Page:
Posted by Josie

Whisker Fabulous Josie the dog

I’m getting older. I’m about ten years old so I’m considered a senior pet. I’m exhibiting all the signs that come with aging, including having some sore joints due to arthritis, white hair and lately… lots of sleeping. A typical healthy dog sleeps between 10 and 12 hours  in a 24 hour cycle. I sleep more like 18 to 20 hours in a day. Dogs like me who are getting older sleep more because general living is more exhausting and we just need more hours to recharge. It’s interesting the way the dog life cycle works. Puppies usually need 18 to 20 hours of sleep because they are so active when they are awake. Then, once you’re a senior you need that kind of sleep again.

Whisker Fabulous' Josie

Josie can sleep tilted like this!

My humans love it when I sleep, because I dream a lot. I make funny noses and twitch my legs, paws and nose which makes them laugh. Did you know when I do that I am in what’s known as the Rapid Eye Movement (REM) period of sleep? That’s the period where you are in your deepest sleep. Your breathing slows, your blood pressure drops and your heart rate slows down too. Humans are in REM for about 25 percent of our time in bed. Dogs, on the other hand, are only  in REM for ten percent of their sleep time. Since REM is the most rejuvenating time of sleep, that’s why dogs need far more than humans.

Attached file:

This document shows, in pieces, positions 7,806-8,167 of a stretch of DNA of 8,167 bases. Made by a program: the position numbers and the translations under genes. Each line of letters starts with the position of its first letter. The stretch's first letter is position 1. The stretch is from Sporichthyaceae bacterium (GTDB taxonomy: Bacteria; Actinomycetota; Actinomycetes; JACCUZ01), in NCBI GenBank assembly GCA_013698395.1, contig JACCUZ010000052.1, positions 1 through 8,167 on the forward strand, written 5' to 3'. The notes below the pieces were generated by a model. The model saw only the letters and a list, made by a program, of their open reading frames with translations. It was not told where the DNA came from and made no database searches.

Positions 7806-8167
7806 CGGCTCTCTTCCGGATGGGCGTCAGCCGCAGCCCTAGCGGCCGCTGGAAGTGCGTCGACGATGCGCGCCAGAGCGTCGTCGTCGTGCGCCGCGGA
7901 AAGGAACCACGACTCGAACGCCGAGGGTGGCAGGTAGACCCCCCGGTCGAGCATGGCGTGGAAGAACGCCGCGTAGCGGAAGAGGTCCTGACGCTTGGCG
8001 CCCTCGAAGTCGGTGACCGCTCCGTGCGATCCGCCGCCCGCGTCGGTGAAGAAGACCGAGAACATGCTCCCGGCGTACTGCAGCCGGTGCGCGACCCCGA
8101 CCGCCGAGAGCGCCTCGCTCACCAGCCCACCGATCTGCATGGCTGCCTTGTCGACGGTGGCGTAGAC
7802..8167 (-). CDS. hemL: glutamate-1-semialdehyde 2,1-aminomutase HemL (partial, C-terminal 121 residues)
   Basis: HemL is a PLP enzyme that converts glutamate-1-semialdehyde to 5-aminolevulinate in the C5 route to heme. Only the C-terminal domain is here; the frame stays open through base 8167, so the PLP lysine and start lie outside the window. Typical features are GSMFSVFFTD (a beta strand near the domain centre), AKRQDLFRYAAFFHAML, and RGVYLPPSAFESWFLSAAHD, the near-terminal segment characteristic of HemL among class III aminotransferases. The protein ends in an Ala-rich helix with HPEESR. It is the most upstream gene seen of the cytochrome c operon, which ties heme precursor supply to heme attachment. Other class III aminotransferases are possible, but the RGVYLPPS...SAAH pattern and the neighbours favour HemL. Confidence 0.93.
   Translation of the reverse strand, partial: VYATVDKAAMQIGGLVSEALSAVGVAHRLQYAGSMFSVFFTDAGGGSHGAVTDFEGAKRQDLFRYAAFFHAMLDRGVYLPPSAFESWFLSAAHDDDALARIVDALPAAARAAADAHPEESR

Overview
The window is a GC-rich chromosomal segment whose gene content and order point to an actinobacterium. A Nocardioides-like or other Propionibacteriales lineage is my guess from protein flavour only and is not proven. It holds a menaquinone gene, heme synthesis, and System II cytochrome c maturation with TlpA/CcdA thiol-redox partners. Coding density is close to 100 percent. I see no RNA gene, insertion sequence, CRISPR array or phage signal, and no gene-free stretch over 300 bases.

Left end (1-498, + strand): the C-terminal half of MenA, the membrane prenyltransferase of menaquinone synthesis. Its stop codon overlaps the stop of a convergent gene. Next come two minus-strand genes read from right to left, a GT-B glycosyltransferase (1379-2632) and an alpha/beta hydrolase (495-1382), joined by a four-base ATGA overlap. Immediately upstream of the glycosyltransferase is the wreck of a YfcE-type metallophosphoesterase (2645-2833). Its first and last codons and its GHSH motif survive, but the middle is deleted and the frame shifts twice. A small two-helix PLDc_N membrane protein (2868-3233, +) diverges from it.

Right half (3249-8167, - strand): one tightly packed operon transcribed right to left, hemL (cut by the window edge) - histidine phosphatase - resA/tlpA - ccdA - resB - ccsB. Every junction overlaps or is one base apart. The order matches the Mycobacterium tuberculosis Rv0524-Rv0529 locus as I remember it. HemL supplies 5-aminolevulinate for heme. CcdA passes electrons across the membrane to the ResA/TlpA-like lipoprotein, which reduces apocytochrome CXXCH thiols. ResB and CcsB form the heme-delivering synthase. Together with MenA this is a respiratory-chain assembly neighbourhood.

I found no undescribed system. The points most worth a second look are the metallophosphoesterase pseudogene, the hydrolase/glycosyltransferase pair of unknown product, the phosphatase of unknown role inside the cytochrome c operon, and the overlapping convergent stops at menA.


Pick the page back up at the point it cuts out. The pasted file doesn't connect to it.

But what about working dogs?  Dogs that hunt, fish, gather, pick up birds, etc. that are bred to work generally don’t sleep as much as regular house dogs. But the typical dog, even if it’s a breed that is typically a working dog, will sleep just as much as non working breeds if it doesn’t have to do a task every day.

Bigger dogs definitely need more sleep when they get older as well.  For a 200 pound Saint Bernard, there’s a lot more energy needed to move its body than a four pound Yorkie. More sleep is expected of all dogs as they get older, but if you notice your dog’s amount of sleeping time is excessive all of a sudden, you do need to take note. Diabetes, hypothyroidism and canine depression have excessive sleeping as a major symptom. (In fact, a key symptom for all those diseases in humans is also excessive sleep.)

Whisker Fabulous' Josie Asleep


For now, my sleeping is exactly where it should be, even though there are times my hoomans want me to go out and play and I just want to sleep. They are really good at just letting me sleep, especially since my little feline brother, Farley Waddlesworth, has moved in.  He is a year and a half old and sleeps very little for a kitty. He’s constantly hyper and wants to take walks outside with mom. So in a lot of ways, I am more like a cat and he is more like a dog. But that’s just fine with me, all I want is to be able to get my zzzz’s to be the happy dog that I am.

#Sleep Issues


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